A recent review in Current Opinion in Psychiatry addressed the unique problems posed by substance abuse among older adults. In addition to describing the prevalence of substance abuse, this review covered challenges in diagnosing and treating substance abuse in older adults, the consequences of substance abuse for older populations, and changing trends in substance abuse as the baby boomer generation retires.
The most commonly abused substance among older adults is alcohol. Among adults 50 to 64, alcohol dependence, abuse, or dependence symptoms were reported by 11 percent. For adults over 65, that percentage was 6.7 percent. However, when only looking at adults who had consumed alcohol in the past year, of these drinkers 20 percent of those 50 to 64 years old and 15 percent of those over 65 showed alcohol dependence, abuse, or dependence symptoms. However, for older adults there may be factors that lead standard diagnoses of drinking problems to under-represent drinking problems among older adults. One factor would be questions that are more relevant to individuals in the workforce (such as whether alcohol leads to problems at work) than to retired individuals. Other questions may be less likely to be endorsed by older individuals than younger adults, due to generational differences in attitudes. This study also notes that for older adults, there may be additional effects of alcohol and risks associated with alcohol consumption due to factors like changing metabolism, body composition, and general health. Due to these factors, the American Gerontological Society considers at-risk drinking for adults over 65 to be two or more drinks during a usual drinking day within the past 30 days to be “at-risk drinking.”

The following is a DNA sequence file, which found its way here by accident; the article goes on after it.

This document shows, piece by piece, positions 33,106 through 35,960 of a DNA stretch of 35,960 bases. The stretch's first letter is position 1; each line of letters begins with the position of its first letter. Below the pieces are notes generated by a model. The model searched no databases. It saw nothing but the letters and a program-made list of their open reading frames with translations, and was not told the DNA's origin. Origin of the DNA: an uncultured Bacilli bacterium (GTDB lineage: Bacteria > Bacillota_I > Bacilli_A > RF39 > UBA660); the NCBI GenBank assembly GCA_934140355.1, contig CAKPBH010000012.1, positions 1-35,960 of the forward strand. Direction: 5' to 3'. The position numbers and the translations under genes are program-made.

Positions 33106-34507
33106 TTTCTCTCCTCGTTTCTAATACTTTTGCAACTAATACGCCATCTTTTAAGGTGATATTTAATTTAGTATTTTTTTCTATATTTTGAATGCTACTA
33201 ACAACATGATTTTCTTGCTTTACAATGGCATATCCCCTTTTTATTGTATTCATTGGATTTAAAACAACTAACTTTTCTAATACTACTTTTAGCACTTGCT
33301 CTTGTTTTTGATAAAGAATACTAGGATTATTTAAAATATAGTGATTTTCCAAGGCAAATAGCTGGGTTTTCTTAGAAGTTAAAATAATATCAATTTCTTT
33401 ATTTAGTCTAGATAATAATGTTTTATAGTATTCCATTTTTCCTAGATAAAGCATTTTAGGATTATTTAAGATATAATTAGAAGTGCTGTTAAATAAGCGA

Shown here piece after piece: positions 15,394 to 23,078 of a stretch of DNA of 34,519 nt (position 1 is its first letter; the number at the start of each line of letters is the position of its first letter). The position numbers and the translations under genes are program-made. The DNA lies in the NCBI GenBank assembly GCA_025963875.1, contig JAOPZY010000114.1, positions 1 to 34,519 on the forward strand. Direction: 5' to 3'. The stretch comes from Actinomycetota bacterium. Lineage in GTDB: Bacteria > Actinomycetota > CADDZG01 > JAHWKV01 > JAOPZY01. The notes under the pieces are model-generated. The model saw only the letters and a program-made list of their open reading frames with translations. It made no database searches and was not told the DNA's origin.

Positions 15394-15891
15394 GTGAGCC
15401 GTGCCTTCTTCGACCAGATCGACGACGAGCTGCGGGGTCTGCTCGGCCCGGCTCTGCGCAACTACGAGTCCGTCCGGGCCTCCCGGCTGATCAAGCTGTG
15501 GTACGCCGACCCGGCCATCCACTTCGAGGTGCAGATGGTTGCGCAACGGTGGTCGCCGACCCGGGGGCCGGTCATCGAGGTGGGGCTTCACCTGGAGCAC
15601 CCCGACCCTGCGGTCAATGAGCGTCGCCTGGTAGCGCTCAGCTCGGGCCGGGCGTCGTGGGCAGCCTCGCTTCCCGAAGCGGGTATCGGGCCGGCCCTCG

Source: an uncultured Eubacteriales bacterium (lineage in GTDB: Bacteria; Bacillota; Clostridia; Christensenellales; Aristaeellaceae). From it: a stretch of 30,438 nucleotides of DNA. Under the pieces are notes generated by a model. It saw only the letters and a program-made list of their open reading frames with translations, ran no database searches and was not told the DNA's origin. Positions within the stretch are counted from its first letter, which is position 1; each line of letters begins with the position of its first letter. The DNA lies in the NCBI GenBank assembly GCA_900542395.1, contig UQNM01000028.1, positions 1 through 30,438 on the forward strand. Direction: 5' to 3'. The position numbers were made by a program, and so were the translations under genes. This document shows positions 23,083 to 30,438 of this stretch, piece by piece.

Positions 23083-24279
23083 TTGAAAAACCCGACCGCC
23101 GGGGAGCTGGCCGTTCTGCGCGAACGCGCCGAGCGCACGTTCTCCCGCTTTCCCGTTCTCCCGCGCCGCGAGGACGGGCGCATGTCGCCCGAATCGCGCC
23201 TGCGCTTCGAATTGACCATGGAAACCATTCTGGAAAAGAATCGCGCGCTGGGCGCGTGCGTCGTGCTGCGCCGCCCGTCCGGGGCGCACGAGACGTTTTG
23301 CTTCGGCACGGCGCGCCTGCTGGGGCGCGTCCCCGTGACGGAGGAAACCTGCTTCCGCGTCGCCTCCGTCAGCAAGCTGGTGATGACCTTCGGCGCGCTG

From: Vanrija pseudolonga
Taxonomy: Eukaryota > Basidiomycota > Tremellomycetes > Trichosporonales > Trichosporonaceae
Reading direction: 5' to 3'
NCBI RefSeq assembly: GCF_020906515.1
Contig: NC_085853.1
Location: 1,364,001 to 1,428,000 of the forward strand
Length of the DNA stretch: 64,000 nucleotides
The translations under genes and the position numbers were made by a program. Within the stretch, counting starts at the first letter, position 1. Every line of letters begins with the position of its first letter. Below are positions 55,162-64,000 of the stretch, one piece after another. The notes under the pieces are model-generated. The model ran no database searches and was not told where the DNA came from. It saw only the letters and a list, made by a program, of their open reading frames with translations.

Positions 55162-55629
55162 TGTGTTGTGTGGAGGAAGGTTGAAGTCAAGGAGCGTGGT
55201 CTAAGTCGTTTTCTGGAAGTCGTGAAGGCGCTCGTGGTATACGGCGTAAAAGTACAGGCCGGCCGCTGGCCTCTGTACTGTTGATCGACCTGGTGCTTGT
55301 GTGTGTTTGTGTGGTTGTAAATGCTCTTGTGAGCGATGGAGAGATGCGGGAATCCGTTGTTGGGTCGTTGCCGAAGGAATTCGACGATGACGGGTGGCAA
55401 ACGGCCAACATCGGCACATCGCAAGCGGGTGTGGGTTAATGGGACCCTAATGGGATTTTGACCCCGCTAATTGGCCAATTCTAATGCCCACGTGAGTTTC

Research suggests that older men who drink heavily may be using alcohol to cope with depressive moods, and the authors of this review suggested that individuals using higher amounts of alcohol should be screened for depression. They also note that financial strain puts older adults at increased risk for heavy drinking. Since older women are at greater risk of social isolation and economic deprivation, they may also be more vulnerable to a faster progression to alcohol dependence. As a result, this group should not be overlooked.
The second most commonly abused substance among older adults was addictive prescription medications, although less was said about these. Researchers did note that for adults over 55, the two most common medications cited in emergency room visits were opioids (33 percent) and benzodiazopenes (21 percent). The authors also noted that women without social support were most likely to show improper use of prescription drugs.
This review also points out that with baby boomers entering retirement age, the use of illegal non-prescription drugs such as marijuana may become a larger issue due to that generation’s attitudes toward those types of drugs.
Lastly, this review suggested that adults 50 to 59 were far more likely to use substance abuse treatment. Among all adults over 50 years old, 50 to 59 year olds accounted for 83 percent of all admissions for substance abuse treatment. On the bright side, researchers also reported that older adults were as likely to benefit from treatment as younger people.
Wang, Y-P and Andrade, LH. Epidemiology of alcohol and drug use in the elderly. Current Opinion in Psychiatry (2013); 26(4): 343–348.